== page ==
Many people know, or at least are aware of the doctrine of causation. It means that someone’s negligence needs to cause the injury that was sustained by the victim. Causation—sometimes called proximate cause—is a crucial element in almost every personal injury case.
A lot of people may not be aware that causation can play a part in criminal cases as well, and that someone who breaks the law and causes an injury can be criminally charged even if they did not directly injure anyone.
The issue is one of foreseeability. If the ultimate outcome of an event—in most cases, an injury or death—is a foreseeable result of behavior, that behavior will be thought of to have caused the event. For example, if you drop a piano off of a building, you may not have intended to injure anyone, but surely, injury is a foreseeable result of such a behavior. Thus, you can be held liable or criminally responsible for doing so.
Man Convicted in Foreseeability Case
This exact issue has played out in the conviction of a 28-year old New York man, who was convicted on charges which include negligent homicide, vehicular manslaughter, drunk driving, and reckless endangerment—all stemming from a car accident where he did not actually hit anyone with his car.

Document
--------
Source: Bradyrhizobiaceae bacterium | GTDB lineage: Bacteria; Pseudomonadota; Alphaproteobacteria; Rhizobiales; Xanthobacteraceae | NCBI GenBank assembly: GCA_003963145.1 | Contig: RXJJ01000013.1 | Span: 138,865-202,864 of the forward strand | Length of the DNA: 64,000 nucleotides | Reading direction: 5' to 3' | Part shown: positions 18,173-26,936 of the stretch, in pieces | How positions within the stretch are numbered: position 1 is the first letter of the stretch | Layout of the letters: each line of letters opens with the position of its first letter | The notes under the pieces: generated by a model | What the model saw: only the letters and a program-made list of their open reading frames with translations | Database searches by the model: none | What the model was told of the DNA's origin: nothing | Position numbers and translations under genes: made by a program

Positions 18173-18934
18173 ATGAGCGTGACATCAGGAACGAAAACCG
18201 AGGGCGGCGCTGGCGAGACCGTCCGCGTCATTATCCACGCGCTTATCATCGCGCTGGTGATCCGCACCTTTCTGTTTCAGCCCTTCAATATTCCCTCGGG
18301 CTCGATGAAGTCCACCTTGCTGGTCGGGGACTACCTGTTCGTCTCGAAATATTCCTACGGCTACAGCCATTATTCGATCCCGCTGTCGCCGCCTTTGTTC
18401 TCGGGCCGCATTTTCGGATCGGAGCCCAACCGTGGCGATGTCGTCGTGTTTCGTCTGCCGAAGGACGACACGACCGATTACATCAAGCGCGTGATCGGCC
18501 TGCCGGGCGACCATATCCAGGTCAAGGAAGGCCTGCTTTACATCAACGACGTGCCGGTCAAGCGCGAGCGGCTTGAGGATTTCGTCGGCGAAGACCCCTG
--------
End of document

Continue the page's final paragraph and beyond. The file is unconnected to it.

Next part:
Prosecutors charged the defendant with reckless (and drunk) driving, which caused him to be hit by another vehicle. An officer arrived, and was talking to the Defendant. A third vehicle then hit the defendant’s stationary car, and careened into the police officer, tragically resulting in the officer’s death.
The case is rare because the defendant’s car did not touch or injure the officer; usually convictions do not come from such “chain of events” accidents where one action causes another. But the jury found that the defendant’s recklessness, which set in motion the events that ultimately killed the officer, was the cause of his death.
The driver of the car that did run into the officer was not charged. The defendant’s attorney contends it is that driver’s recklessness, and not that of his client, that is responsible for the officer’s death. The state contends that the entire event would not have happened, had the defendant not driven drunk and recklessly. The attorney plans to appeal.
How Far Does Foreseeability Go?
It is hard to say how far causation goes; it is generally for a jury to decide whether the results of an action are foreseeable or not.
But this is not the first time that someone who did not directly injure someone was charged with a crime. In 1994, a man who was running away from a police officer that was pursuing him in a robbery investigation was convicted of murder, when the pursuing officer fell through a skylight to his death.
If you are charged with a crime make sure that your attorney understands all the possible defenses and makes sure the state can prove everything they are charging you with. Contact the attorneys of Brassel, Alexander & Rice, LLC today for a free consultation to discuss representation from arrest to trial.